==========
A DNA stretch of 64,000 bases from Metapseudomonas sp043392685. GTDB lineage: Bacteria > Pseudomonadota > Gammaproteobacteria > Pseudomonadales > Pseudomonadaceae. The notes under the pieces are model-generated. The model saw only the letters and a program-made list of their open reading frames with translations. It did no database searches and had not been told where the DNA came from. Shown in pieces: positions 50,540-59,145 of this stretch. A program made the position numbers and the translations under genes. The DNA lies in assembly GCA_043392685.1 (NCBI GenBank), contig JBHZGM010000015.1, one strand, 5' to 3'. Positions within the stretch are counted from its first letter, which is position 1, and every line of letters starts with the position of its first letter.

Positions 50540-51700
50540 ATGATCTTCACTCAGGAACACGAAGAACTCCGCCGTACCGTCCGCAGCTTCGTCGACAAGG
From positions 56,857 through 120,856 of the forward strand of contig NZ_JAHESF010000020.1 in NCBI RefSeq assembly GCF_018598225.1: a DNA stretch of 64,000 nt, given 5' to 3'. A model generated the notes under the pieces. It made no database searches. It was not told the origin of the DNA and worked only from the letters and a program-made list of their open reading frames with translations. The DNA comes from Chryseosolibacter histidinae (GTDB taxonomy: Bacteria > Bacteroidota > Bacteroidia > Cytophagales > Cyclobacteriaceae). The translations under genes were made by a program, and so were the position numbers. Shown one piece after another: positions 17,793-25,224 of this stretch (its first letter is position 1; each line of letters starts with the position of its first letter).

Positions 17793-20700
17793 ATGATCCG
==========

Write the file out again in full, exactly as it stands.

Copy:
A DNA stretch of 64,000 bases from Metapseudomonas sp043392685. GTDB lineage: Bacteria > Pseudomonadota > Gammaproteobacteria > Pseudomonadales > Pseudomonadaceae. The notes under the pieces are model-generated. The model saw only the letters and a program-made list of their open reading frames with translations. It did no database searches and had not been told where the DNA came from. Shown in pieces: positions 50,540-59,145 of this stretch. A program made the position numbers and the translations under genes. The DNA lies in assembly GCA_043392685.1 (NCBI GenBank), contig JBHZGM010000015.1, one strand, 5' to 3'. Positions within the stretch are counted from its first letter, which is position 1, and every line of letters starts with the position of its first letter.

Positions 50540-51700
50540 ATGATCTTCACTCAGGAACACGAAGAACTCCGCCGTACCGTCCGCAGCTTCGTCGACAAGG
From positions 56,857 through 120,856 of the forward strand of contig NZ_JAHESF010000020.1 in NCBI RefSeq assembly GCF_018598225.1: a DNA stretch of 64,000 nt, given 5' to 3'. A model generated the notes under the pieces. It made no database searches. It was not told the origin of the DNA and worked only from the letters and a program-made list of their open reading frames with translations. The DNA comes from Chryseosolibacter histidinae (GTDB taxonomy: Bacteria > Bacteroidota > Bacteroidia > Cytophagales > Cyclobacteriaceae). The translations under genes were made by a program, and so were the position numbers. Shown one piece after another: positions 17,793-25,224 of this stretch (its first letter is position 1; each line of letters starts with the position of its first letter).

Positions 17793-20700
17793 ATGATCCG